A paywall solution requires a certain rule to restrict access to the content providers’ online content (see Fig. 2). The execution of access restriction rules can be based on a variety of content and user data. Particularly, the soft access restriction rules can be combined in the configuration of paywall solutions. Optimizing the access restriction rules based on data-driven decisions (e.g., consumers’ usage patterns) using ML is becoming increasingly important (see Sect. 4). Besides the core access restriction rules, content providers can differentiate their free and paid content by additional features, such as refraining from advertising in the paid content, device specific access restrictions, or free access via referrers such as social media platforms. Moreover, many content providers offer a free trial access to the entire content and allow consumers to bypass the access restriction options for a certain period.

Pricing Options

The pricing options of a paywall solution define how the access to the media companies’ content is priced. More specifically, these rules determine the quantity of content units (e.g., the number of articles, songs, movies) that users can access with a payment, as well as the duration of the access period. We analyze the overarching pricing decision that content providers face when intending to monetize their online content. For this purpose, we focus on the pricing rules related to the configuration of a paywall solution.

Essentially, we differentiate between pay-per-use, that is a usage-dependent tariff, and pay-per-period, namely a usage-independent tariff or flat-rate. In theory, rational consumers are expected to choose the tariff that will maximize consumer surplus conditional on their beliefs about individual usage, namely the quantity of content they are going to consume. However, several studies show that consumers prefer a pay-per-period to a pay-per-use mechanism even though their resulting surplus is lower (Lambrecht and Skiera 2006). The pay-per-use mechanism requires users to pay a small fee, a micropayment, for each unit of paid content they want to consume. An advantage of this pricing mechanism for consumers is that they exclusively pay for content that interest them. For content providers, these micropayments have the advantage that the users’ entry barrier is much lower compared to higher, usage-independent pricing mechanisms. In contrast, the pay-per-period mechanism allows consumers to access an unlimited quantity of content units in a pre-defined period. Hence, it provides consumers with a flat-rate for a specific period. The advantages of this pricing mechanism compared to micropayments are the higher comfort of a single payment for the user and the improved revenue predictability for content providers. The pay-per-period mechanism can be differentiated into a single payment for a pre-defined period, and a subscription, which is an agreement for a recurring payment over a pre-defined contract duration. Content providers often reward loyal subscribers who opt for longer contract durations with discounts on the recurring payments. Many content providers use a mixed pricing option, that is a pay-per-use and a pay-per-period option to maximize direct revenue from online content by exploiting consumers’ heterogeneous valuations.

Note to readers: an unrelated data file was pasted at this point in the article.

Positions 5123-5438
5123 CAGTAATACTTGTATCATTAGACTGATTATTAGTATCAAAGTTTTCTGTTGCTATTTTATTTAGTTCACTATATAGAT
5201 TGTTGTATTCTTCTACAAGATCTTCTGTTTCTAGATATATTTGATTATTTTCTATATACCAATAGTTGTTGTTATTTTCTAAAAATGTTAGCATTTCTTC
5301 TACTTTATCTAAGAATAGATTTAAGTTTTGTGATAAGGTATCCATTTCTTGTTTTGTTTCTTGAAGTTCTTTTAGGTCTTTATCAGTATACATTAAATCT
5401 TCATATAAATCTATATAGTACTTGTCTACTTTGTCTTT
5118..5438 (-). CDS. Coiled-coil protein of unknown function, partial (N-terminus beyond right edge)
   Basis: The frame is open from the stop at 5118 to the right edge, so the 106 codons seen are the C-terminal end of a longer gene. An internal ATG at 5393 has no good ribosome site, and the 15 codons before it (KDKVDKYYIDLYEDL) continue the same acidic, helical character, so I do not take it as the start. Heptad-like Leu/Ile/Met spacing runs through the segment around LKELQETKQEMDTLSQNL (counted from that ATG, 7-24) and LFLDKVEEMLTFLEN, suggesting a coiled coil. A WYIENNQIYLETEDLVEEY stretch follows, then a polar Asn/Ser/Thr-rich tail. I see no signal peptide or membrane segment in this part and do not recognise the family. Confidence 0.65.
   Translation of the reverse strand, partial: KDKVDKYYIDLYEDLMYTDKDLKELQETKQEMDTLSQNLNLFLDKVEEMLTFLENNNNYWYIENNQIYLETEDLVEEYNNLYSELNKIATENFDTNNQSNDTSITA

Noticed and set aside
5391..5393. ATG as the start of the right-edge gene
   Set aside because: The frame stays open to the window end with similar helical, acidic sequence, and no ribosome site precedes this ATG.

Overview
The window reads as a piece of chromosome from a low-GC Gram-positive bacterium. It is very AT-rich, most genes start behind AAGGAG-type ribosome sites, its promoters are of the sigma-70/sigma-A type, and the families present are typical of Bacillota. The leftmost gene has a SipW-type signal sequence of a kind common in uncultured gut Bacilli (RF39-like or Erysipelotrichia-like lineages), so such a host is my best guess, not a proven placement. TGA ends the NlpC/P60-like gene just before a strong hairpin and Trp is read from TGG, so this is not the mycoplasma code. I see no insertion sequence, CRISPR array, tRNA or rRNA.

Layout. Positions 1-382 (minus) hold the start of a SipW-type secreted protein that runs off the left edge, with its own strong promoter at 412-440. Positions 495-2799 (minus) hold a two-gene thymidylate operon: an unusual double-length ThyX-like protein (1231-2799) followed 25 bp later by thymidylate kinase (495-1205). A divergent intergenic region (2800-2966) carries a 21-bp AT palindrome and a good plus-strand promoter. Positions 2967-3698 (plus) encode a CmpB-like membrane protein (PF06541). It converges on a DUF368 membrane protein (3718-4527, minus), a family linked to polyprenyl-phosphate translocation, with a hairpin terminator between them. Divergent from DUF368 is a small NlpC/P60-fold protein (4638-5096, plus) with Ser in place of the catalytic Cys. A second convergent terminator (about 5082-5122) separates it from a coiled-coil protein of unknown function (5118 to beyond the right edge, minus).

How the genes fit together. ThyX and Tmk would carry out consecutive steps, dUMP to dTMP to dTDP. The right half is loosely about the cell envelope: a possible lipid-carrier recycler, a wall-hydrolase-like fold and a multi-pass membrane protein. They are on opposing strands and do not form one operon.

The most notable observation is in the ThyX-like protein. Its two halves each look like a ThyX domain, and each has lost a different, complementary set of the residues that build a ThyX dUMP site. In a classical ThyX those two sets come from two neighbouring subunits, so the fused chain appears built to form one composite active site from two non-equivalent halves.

Use of Machine Learning in Paywall Solution Configurations

Digital paywall systems’ functionalities can be enhanced by ML to adjust and combine the solution’s configuration parameters based on various data points. Hereby, digital paywalls allow content providers (1) to individualize access restriction and pricing options based on users’ behavior on the website and (2) to identify improved classification schemes with respect to whether specific content should be free or paid content. Specifically, ML allows varying access restriction and pricing rules by recognizing patterns in user behavior data over time. The ML model first needs to be trained with historical data. Accordingly, the model learns about differences in data patterns between objects (e.g., users, content units) which reveal certain reactions (e.g., user conversion), and objects which do not reveal the examined reactions. Based on these patterns, the model can determine the optimal paywall configuration for a specific user. The users’ interaction with the paywall then serves as a basis for the ongoing improvement of the paywall configuration. Figure 3 depicts a stylized workflow from data extraction and storage to model training and the adaptive digital paywall. Apart from data analytics competencies, a fundamental requirement for using ML in optimizing digital paywall configurations is a solid data infrastructure to extract and synchronize various data streams such as anonymous visitor data, personalized data from registered users and customers, content data, and additional contextual data.